Skip to main content

Update browser for a secure TSO experience

It looks like you may be using a web browser version that we don't support. Make sure you're using the most recent version of your browser, or try using of these supported browsers, to get the full TSO experience: Chrome, Firefox, Safari, or Edge.


Microphones set up at a piano with Gustavo rehearsing in the background

What Goes into Preparing for a Live Recording of Pulcinella?

Dawn Cattapan brings us behind the scenes for a glimpse of how the recording magic is made
January 31, 2024

Stravinsky’s Pulcinella

Fri, Feb 23–Sat, Feb 24, 2024
View Event

Ever wondered what goes into preparing the live orchestral recordings that have become a staple of the classical music industry? How is the sound captured? What happens if someone drops their bow? Where is the “recording booth”? How long is the entire process? We also have a long list of questions, so our curiosity brought us in conversation with Dawn Cattapan, Vice President & General Manager of the TSO. With her many years of experience at the TSO, including assisting with several live recordings, and her invaluable expertise on every aspect of orchestral operations—she is the perfect source to answer all your burning questions! Joining Noteworthy for a special Q&A session, Cattapan brings insight into how the TSO prepares for both obvious and hidden obstacles to deliver a live recording of Stravinsky’s Pulcinella for one of the world’s most celebrated labels, Harmonia Mundi. 

NW: What aspect of the planning process for a live recording did you find most unique to recording Pulcinella in particular? 

DC: Logistically, one of the things about this Pulcinella recording is that there is a libretto for this piece. A couple of years ago when we recorded Massenet’s Thaïs, we used the screens above the orchestra to project the libretto for audiences. We found there was a bit of a challenge with the humming of the projector that the recording mics would pick up, so we ended up building a little box for the projector to try and contain the sound. This was not ideal for this upcoming recording, so we spoke with our recording engineers, and with the help of our program book team, we found a way to display the libretto on a two-page spread, which would help minimise page flipping during the performance.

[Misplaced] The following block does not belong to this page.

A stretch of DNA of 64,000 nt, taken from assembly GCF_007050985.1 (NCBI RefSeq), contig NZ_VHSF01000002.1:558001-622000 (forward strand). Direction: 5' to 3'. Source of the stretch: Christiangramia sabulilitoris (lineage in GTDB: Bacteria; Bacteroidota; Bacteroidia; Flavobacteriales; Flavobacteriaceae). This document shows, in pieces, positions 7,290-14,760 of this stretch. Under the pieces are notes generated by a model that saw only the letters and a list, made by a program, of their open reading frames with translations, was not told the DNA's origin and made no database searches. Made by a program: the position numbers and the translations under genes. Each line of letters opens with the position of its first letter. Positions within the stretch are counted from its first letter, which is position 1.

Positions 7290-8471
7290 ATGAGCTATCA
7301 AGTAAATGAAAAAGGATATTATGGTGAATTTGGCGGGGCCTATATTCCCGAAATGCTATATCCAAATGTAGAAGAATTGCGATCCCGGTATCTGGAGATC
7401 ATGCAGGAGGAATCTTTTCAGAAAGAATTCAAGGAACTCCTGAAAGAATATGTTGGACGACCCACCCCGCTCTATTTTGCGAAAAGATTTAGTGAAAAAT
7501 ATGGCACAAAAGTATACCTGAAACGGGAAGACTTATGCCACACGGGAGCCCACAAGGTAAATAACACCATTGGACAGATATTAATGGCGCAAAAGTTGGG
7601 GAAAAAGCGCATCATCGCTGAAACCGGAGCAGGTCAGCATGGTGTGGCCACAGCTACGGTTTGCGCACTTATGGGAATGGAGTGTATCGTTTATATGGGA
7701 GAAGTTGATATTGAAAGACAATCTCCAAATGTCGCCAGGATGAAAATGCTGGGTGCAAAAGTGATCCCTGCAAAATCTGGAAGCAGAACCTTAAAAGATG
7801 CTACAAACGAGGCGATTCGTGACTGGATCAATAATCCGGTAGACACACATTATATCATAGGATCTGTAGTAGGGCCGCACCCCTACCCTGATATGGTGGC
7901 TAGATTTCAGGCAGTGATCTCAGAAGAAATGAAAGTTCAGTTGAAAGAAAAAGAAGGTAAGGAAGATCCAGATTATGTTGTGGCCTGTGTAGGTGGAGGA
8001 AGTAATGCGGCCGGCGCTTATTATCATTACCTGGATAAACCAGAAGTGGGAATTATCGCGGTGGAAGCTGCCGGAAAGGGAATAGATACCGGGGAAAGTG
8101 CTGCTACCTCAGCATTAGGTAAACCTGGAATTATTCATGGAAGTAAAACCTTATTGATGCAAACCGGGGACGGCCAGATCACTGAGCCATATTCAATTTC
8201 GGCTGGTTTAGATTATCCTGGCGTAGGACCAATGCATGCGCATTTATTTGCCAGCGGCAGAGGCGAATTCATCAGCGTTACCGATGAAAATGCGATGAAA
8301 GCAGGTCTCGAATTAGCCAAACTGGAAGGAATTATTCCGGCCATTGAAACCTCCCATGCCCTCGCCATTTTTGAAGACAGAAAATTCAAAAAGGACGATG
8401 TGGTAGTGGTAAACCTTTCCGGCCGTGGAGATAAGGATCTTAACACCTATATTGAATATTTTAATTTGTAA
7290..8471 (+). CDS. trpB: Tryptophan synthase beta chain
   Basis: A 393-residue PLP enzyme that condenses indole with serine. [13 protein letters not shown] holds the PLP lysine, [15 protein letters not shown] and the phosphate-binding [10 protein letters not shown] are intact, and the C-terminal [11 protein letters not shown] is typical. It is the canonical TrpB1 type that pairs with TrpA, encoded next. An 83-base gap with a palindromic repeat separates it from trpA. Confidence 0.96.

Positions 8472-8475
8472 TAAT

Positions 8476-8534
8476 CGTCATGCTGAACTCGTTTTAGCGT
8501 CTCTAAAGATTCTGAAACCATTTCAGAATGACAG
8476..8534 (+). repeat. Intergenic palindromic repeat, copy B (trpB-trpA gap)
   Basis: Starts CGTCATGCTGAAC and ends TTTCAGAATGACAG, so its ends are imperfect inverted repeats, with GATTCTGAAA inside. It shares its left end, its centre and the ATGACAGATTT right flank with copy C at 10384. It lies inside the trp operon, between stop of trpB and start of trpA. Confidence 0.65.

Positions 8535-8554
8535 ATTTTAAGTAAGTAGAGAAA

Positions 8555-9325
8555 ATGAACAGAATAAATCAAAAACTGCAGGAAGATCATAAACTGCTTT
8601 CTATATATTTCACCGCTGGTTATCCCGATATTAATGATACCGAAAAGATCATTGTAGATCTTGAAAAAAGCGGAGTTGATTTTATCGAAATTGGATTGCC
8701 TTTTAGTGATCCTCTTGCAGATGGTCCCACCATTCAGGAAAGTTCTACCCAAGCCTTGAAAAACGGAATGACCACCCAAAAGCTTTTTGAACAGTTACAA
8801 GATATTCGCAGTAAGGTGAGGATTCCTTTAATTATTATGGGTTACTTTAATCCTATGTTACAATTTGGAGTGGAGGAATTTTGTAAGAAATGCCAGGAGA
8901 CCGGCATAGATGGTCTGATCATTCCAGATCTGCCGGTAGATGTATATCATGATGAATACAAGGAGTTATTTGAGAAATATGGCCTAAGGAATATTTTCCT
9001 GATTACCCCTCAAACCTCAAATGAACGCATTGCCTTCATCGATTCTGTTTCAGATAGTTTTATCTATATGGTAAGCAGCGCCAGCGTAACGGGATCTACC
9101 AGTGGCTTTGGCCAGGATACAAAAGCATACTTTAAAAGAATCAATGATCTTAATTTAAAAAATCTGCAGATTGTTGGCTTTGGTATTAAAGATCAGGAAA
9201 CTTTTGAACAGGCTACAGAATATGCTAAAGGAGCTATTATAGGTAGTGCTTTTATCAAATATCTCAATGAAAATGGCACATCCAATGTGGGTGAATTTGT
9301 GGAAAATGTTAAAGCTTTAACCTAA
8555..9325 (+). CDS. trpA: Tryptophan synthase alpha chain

NW: What do you find most interesting about how the backstage area is transformed for a recording? 

DC: There are two things to highlight: one which audiences can’t see and one that they can. In the lower levels of Roy Thomson Hall, there is a small room called the Green Room, which we use for all kinds of different purposes. What the audience doesn’t see is that this Green Room becomes “Recording Central” during the week. Roy Thomson Hall does have a dedicated recording booth, but that booth is better for remote broadcasts. It's not a very big space, and certainly, it couldn't fit all the equipment that we bring in for the commercial recording. So the Green Room becomes a place where you walk in, and there are multiple speakers, multiple computers, and focused workspaces. It becomes a whole different kind of room than it is the rest of the year.

The second change that audiences can actually see is the canopy in the hall’s auditorium. The canopy is the big circle at the top of the stage that kind of looks like a UFO. This structure can actually move up and down, depending on what the acoustics of a piece call for, but there’s usually a pretty standard orchestra setting. But the way this canopy was built is that there are specific places where you can hang mics. Your mic layout has to be very carefully planned to work within the settings of the canopy, the settings of the auditorium, and the needs of the piece. It's all very carefully and purposefully thought-out, and if you look up at the canopy when you sit in the hall, you'll see a lot of that thought process, and you can actually see where the wires go. Of course, all wires lead back to the Green Room!